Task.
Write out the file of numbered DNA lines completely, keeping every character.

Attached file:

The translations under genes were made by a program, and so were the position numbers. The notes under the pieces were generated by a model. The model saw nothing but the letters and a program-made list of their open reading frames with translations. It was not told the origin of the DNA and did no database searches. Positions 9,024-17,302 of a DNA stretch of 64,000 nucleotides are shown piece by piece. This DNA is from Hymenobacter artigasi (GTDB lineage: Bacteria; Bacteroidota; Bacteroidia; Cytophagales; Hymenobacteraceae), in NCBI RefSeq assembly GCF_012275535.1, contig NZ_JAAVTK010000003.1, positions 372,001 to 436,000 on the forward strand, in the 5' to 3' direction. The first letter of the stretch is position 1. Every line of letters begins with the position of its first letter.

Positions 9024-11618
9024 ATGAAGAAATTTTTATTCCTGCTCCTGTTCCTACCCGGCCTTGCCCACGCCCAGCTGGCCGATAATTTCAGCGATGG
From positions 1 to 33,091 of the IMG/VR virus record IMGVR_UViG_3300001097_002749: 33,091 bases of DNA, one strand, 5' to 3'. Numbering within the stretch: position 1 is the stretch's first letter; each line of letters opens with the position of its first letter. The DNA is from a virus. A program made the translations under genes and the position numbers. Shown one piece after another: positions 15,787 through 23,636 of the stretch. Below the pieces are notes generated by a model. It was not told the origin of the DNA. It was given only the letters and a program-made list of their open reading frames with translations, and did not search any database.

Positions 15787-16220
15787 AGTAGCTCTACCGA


The translations under genes were made by a program, and so were the position numbers. The notes under the pieces were generated by a model. The model saw nothing but the letters and a program-made list of their open reading frames with translations. It was not told the origin of the DNA and did no database searches. Positions 9,024-17,302 of a DNA stretch of 64,000 nucleotides are shown piece by piece. This DNA is from Hymenobacter artigasi (GTDB lineage: Bacteria; Bacteroidota; Bacteroidia; Cytophagales; Hymenobacteraceae), in NCBI RefSeq assembly GCF_012275535.1, contig NZ_JAAVTK010000003.1, positions 372,001 to 436,000 on the forward strand, in the 5' to 3' direction. The first letter of the stretch is position 1. Every line of letters begins with the position of its first letter.

Positions 9024-11618
9024 ATGAAGAAATTTTTATTCCTGCTCCTGTTCCTACCCGGCCTTGCCCACGCCCAGCTGGCCGATAATTTCAGCGATGG
From positions 1 to 33,091 of the IMG/VR virus record IMGVR_UViG_3300001097_002749: 33,091 bases of DNA, one strand, 5' to 3'. Numbering within the stretch: position 1 is the stretch's first letter; each line of letters opens with the position of its first letter. The DNA is from a virus. A program made the translations under genes and the position numbers. Shown one piece after another: positions 15,787 through 23,636 of the stretch. Below the pieces are notes generated by a model. It was not told the origin of the DNA. It was given only the letters and a program-made list of their open reading frames with translations, and did not search any database.

Positions 15787-16220
15787 AGTAGCTCTACCGA